My Cloud EX2 slow after firmware update - any advice?

Hello – new user here. I recently updated my My Cloud EX2 to firmware version 2.12.127 and its performance has nosedived. The dashboard takes ages to respond (it can time out before loading fully); it takes 20-30 seconds to view the contents of a folder on the NAS in Windows Explorer; making a copy of a small file in the same folder (i.e. only on the NAS with no network transfer) takes 30+ seconds. GoodSync times out while synchronising a folder.

Two 6TB WD Red drives are installed in RAID 1 with 3.42TB free. The power LED is solid blue; both HDD LEDs are continuously blinking. This tells me the drives are working and being continually accessed.

Dashboard access is equally slow via Chrome, IE and Edge. All cloud sharing and media services are turned off from the dashboard. No user has cloud access enabled. No USB devices are connected. The NAS has been connected via the same gigabit switch and cables, before and after the firmware update.

Dashboard Device Activity:

CPU: The dashboard shows repeated spikes of CPU activity every 10-15 seconds

RAM: constant 67-68% RAM utilisation (512MB installed).

LAN: Network Tx and Rx is barely noticeable on the chart (0.00MB Tx, up to 2MB Rx).

Processes: 53 processes running. upnp_nas_device and httpd show occasional CPU usage.

I have read online that automatic thumbnail generation can slow the drive down, I have tried connecting via SSH to disable wdmcserverd and wdphotodbmergerd:

/etc/init.d/wdmcserverd stop

/etc/init.d/wdphotodbmergerd stop

Both commands result in an error message: You need to specify whom to kill.

I’ve used the command ps to show a list of all process IDs; wdmcserverd and wdphotodbmergerd are not listed (note – they are not listed in the web Dashboard Processes list either).

I have two questions:

  • Am I correct to assume these processes are not running on my EX2?
  • What can I do to restore responsive performance?

Thanks in advance,


Google is your friend.

Thanks for replying thetick. Google has been my friend for a long time and the blog you’ve linked is one of the most straightforward to follow.

As I stated in my original post, the wdmcserverd and wdphotodbmerger jobs aren’t running, so trying to stop the Indexing Services results in an error (e.g. wdmcserver: not found).

Have you had any success with other ways of improving performance?


Oh might be a typo on the website. Try wdmcserverd instead.

@thetick… thank-you for the update and apologies for not giving you feedback sooner. I haven’t fixed the issue yet, but I have a slightly different result, so that’s progress!

Previously when I tred to stop the incorrectly named service this happened:
root@WDMyCloudEX2 root # /etc/init.d/wdmcserver stop
-sh: /etc/init.d/wdmcserver: not found

Adding that missing “d” to the service names causes this:
root@WDMyCloudEX2 root # /etc/init.d/wdmcserverd stop
Stopping wdmcserver
sh: you need to specify whom to kill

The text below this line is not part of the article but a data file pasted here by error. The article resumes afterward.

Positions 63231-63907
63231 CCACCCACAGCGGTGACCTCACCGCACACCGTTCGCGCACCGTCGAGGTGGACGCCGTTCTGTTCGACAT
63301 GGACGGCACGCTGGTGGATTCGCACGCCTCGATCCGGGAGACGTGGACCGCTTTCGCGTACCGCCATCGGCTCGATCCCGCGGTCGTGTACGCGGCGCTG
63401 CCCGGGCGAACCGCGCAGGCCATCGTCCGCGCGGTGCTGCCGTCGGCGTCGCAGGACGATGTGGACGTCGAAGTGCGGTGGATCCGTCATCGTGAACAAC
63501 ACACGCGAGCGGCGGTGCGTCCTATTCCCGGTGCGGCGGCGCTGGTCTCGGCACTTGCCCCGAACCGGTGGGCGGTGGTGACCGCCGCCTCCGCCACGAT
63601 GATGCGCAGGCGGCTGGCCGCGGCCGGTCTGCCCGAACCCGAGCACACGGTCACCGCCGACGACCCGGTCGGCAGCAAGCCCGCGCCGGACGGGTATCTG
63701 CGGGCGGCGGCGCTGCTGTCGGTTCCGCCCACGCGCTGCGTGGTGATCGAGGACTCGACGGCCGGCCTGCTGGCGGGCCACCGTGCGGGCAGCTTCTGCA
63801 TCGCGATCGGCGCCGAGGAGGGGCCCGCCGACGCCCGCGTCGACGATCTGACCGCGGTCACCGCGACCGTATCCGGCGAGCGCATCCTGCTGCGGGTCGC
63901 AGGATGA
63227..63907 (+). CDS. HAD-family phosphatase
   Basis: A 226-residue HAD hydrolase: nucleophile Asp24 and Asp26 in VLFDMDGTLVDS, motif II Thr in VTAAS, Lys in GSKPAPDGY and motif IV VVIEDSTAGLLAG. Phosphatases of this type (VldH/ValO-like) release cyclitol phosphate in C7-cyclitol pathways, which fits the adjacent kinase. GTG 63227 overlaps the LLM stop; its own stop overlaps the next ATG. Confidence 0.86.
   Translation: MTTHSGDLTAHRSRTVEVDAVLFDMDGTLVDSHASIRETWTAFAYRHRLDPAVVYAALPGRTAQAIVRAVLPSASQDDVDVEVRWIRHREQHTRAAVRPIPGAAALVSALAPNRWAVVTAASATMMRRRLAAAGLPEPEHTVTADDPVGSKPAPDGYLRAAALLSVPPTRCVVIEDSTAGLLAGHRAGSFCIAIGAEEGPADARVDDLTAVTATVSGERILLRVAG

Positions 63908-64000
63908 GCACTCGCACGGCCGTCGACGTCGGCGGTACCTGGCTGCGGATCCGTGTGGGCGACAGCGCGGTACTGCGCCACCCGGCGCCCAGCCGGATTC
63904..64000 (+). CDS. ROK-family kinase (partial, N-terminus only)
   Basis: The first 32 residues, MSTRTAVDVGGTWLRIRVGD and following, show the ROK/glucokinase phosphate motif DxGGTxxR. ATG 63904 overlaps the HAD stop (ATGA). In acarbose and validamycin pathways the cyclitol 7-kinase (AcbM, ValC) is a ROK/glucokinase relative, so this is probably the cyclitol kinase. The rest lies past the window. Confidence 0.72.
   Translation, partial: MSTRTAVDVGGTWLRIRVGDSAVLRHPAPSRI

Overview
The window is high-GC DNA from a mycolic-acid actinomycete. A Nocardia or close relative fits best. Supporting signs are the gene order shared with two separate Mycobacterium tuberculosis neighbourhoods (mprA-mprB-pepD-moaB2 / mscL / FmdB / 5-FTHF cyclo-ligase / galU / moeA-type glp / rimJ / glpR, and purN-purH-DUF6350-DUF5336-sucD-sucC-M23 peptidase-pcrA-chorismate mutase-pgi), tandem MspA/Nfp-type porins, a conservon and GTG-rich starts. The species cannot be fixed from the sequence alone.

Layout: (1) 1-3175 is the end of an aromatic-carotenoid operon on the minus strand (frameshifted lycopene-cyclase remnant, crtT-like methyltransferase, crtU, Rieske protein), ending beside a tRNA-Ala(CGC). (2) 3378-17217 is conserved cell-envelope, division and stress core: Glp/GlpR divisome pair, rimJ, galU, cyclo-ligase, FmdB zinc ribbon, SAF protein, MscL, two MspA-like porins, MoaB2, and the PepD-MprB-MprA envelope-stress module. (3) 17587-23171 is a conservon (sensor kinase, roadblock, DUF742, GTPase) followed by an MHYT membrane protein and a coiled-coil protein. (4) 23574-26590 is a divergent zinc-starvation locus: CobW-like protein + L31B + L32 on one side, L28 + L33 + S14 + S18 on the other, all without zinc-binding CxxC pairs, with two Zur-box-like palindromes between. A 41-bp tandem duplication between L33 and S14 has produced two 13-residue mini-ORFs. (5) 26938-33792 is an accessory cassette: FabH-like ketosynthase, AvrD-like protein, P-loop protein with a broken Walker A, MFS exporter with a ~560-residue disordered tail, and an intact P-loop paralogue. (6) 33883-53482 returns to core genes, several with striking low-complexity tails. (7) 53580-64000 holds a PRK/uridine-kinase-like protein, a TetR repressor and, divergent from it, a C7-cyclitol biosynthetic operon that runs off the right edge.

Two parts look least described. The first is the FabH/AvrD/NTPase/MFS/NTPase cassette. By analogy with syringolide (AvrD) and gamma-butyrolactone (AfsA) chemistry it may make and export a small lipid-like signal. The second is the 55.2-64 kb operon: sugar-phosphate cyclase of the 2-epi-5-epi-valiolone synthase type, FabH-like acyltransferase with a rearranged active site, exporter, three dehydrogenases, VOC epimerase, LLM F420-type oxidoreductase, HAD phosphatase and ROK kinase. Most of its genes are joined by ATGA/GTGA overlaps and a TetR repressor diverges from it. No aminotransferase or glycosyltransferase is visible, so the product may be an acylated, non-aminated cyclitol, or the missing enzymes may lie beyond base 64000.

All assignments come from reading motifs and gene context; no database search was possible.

The difference between “…not found” and “stopping…” is progress, but I still don’t know what to do about “you need to specify whom to kill”. I’m a command line novice, so I’m guessing I may need to add an extra element to the stop command to “specify” the correct service.

Any suggestions?

I think you are fine and can ignore the “sh: you need to specify whom to kill”. I think it’s just some sloppy testing or lack there of on WD’s part to cleanup irrelevant logging. WD has great hardware but their software is very sloppy at best. Note during my career I accumulated decades of hardware, software and firmware development and testing knowledge so I like to think I know a bit about sloppy work.

Thank-you thetick. Unfortunately even after those commands (and neither process showing up in a list of active processes) the disks are still being hammered. I’ve turned off cloud sharing and DLNA sharing already.

Do you have any other insights about what could be occupying its time, or how to find out?

Again, thanks for your advice already,

Seems a bit criptic but type exactly as shown below and reply back with the results. Best to just cut/paste and hit return.

ps aux | sort -rk 3,3 | head -n 5

Thanks for trying to help thetick. If I’ve correctly understood the syntax, that command will show the details of the top four CPU-consuming processes.

Like this:

root@WDMyCloudEX2 root # ps aux | sort -rk 3,3 | head -n 5
3249 messageb 3520 S /usr/bin/dbus-daemon --system
4428 root 86592 S upnp_nas_device -webdir /etc/upnp
17953 root 71136 S httpd -f /usr/local/apache2/conf/httpd.conf -k graceful
17952 root 69536 S httpd -f /usr/local/apache2/conf/httpd.conf -k graceful
27093 root 67328 S httpd -f /usr/local/apache2/conf/httpd.conf -k graceful

Does that offer any useful insights?

Hello @thetick

I haven’t done anything new to the MyCloud since your last suggestion, but in the last week it has stopped hammering its disks and all the LEDs are steady blue.

That could be because it finished its indexing at last, or there was a delayed response to something you advised previously (I’m just guessing!). Either way, thank-you very much for pitching in and trying to help me on this one. I can be grateful for a NAS that seems to be behaving itself for the time being!